In the opening paragraphs of the Preface Edith says, “When people try to live on the basis of erroneous ideas they have picked up about what happens (or is supposed to happen) concerning affliction when one becomes a Christian, it is apt to be like riding with a flat tire, trying to carry all the weight in one bag, reading by the light of a candle, or ‘seeing through dirty glasses.'” (10) The question of suffering or affliction is one of the big stumbling blocks of our generation that keeps us an arms length from God. Because we are so prone to believe we can figure everything out so that it makes sense to us (“Science” and “Reasoning” we call it), affliction and suffering does not compute when we also say that God is loving. We form beliefs around what we believe and Edith refers to these as flat tires. If we believe what we believe without gathering enough information from the Bigger, Wider, Perspective…are our truths true? When we insist on changing places with our Creator and decide for ourselves what is what, we buy into the oldest lie: “you can be like God” (Genesis 3:5).

The thing about affliction and our view of it is that as we are often in pain ourselves when we consider it. When we are in pain all our doubts and questions bubble up from the depths. When we have a plan for our lives and things unravel, where is God in that? When we hear of some atrocity, we are uncertain where to go with our indignation. When we pray, believing we can “ask anything” in the Name of Jesus, but the very thing we ask for does not come about, what then? Troubles large and small can throw us, turning our whole world upside down, anger and bitterness can take root or we can simply live in denial and settle for a weak, ineffective Faith and hold loosely onto a God we don’t entirely trust (I speak from experience).

There is an alternative and, I am learning, a victory in this if we are willing to stare at Affliction/Suffering for a while and step back to view the bigger picture of our existence to hopefully come to a place of joy — that place we cannot fathom which the Apostle Paul refers to when he says “but we rejoice in our sufferings” in Romans 5:3.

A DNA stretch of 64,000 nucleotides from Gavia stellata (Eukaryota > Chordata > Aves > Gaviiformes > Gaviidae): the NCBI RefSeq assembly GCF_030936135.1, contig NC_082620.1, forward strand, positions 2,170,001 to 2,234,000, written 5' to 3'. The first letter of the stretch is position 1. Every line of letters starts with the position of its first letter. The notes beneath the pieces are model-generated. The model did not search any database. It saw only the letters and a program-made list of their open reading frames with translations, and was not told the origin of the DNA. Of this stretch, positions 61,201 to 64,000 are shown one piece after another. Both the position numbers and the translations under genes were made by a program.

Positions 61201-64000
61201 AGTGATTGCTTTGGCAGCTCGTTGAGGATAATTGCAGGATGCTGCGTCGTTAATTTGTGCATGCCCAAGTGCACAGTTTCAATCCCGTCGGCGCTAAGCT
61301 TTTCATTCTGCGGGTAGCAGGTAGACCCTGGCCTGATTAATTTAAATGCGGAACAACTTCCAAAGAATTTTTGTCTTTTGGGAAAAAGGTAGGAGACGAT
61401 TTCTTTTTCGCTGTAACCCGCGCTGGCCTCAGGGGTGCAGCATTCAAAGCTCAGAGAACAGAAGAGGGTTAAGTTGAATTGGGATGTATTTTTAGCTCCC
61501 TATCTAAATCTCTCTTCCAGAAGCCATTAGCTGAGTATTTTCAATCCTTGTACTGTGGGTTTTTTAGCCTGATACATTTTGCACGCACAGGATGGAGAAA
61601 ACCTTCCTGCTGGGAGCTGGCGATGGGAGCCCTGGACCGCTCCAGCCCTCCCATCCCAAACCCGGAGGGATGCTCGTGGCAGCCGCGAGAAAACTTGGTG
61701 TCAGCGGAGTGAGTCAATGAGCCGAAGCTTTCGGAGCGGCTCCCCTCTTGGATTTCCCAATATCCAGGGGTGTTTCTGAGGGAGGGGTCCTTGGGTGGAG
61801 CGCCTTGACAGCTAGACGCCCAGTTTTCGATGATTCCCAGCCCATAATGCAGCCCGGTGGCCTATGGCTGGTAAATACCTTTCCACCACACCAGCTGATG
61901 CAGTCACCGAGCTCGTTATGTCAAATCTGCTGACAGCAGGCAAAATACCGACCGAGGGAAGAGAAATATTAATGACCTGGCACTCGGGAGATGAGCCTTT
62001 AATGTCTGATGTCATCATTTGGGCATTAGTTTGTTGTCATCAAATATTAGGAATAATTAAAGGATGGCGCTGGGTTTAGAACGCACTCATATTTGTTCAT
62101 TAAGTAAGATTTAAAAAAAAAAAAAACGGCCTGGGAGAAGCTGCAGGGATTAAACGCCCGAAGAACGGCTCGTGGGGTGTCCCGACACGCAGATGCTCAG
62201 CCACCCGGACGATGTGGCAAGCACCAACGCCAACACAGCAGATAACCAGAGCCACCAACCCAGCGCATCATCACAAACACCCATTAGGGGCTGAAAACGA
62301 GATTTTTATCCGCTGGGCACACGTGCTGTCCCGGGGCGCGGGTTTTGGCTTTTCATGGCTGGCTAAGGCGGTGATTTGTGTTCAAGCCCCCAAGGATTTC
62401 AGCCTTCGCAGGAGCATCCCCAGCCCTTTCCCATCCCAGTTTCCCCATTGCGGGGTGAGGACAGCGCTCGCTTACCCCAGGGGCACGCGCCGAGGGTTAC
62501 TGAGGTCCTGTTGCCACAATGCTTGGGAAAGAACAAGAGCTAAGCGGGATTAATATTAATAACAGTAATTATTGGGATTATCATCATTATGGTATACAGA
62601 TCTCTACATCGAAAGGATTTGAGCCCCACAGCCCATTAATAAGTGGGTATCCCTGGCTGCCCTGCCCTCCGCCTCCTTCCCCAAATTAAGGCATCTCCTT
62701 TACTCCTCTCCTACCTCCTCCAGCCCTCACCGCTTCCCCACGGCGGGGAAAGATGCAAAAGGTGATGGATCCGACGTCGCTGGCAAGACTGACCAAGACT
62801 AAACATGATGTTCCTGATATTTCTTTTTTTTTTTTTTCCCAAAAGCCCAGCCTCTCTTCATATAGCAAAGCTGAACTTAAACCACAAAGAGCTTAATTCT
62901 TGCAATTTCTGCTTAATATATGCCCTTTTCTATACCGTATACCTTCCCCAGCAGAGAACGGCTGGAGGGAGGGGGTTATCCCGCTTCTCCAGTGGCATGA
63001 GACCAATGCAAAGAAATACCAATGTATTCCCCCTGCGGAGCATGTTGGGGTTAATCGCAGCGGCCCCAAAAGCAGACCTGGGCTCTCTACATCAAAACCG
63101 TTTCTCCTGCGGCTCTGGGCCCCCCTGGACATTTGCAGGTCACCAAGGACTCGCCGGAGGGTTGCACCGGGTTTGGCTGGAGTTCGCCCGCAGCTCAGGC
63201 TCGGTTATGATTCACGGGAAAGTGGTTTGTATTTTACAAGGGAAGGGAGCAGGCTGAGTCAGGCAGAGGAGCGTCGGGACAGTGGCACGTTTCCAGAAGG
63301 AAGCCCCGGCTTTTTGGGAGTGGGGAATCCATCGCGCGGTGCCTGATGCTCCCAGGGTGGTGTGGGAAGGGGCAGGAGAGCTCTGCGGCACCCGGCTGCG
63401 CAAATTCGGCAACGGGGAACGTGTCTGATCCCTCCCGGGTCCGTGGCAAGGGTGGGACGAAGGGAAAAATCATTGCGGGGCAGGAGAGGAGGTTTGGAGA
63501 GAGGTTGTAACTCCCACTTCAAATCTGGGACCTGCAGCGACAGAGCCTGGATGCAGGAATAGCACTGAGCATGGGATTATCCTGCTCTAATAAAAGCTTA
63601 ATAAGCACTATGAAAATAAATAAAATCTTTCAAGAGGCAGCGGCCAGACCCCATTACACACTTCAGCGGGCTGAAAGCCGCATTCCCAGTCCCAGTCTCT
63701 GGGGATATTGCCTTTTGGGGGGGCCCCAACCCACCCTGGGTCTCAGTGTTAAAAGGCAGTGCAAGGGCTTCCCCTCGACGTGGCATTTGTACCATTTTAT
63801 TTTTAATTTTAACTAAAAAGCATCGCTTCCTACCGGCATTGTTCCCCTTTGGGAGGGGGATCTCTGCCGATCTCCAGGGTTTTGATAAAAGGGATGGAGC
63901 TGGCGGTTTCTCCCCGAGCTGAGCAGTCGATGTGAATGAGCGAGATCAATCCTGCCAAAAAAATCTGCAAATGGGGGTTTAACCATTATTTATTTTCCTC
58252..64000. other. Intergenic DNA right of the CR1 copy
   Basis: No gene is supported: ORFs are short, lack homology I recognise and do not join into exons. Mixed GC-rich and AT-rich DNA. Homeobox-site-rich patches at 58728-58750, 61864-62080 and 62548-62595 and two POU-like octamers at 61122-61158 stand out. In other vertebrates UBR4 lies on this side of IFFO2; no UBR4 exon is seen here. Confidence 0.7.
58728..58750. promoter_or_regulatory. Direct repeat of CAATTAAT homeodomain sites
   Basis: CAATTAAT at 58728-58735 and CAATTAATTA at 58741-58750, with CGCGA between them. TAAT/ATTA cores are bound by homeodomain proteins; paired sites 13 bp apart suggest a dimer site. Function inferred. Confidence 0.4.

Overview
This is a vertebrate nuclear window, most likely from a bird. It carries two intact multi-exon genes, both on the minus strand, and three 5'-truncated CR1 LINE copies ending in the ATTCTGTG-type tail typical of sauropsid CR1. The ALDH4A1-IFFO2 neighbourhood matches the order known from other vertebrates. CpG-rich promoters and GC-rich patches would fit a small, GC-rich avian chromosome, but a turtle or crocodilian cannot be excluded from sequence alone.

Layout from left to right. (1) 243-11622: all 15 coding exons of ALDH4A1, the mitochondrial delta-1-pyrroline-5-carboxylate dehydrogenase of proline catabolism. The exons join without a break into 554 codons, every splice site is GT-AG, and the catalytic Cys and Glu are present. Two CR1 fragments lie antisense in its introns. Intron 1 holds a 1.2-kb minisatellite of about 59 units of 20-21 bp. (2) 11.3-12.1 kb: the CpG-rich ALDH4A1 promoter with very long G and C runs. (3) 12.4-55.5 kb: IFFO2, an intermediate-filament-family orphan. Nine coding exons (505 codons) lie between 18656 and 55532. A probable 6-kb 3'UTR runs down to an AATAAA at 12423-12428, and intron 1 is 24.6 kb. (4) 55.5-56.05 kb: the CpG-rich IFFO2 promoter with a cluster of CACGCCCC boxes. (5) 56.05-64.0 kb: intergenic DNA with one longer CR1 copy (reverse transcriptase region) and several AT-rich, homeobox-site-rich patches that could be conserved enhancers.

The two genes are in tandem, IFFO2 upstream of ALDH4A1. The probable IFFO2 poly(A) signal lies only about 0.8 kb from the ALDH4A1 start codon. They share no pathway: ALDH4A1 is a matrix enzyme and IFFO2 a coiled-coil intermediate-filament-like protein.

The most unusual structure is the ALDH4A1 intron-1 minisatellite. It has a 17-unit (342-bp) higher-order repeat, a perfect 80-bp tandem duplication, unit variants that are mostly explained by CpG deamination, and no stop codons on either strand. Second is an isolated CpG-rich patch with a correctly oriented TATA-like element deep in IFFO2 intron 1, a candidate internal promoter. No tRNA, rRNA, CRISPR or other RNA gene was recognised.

As to my role in this, don’t think for a second I have reached some “zen” place on the matter. To even pretend that I or anyone can, is to deny or displace the humanity God has given me and you. We feel. We wrestle. We live in the middle of. We cry. We question. We journey. We are not to be mystics, emptied of normal emotions in the middle of brokenness and sorrow. We are not robots who, if given the right programming, can walk stiffly through a battle. We can not look at the death of anything or anyone as if it is not our enemy.

What we can do is see better, think better, understand better and in gaining wisdom we can live with fewer “erroneous ideas.”

— Teresa Klassen

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3 responses

4 01 2017
Cindy McIntosh

I can hear your voice…and your heart speak. Thanks for the visit tonight! Keep writing.

4 01 2017
Julie

You inspired me to check out Mrs Schaefer so my copy of ‘Affiction’ arrived recently and I’m just into the second chapter. What an stark contrast to the current church movement that is so focused on what God can do for us. I need the reminder to step aside from my own empowerment and trust the Creator who holds everything, including things far too vast for me. Looking forward to your posts!

5 01 2017
teresaklassen

Julie! I am so glad you picked it up…some time we should sit over coffee and talk about it 🙂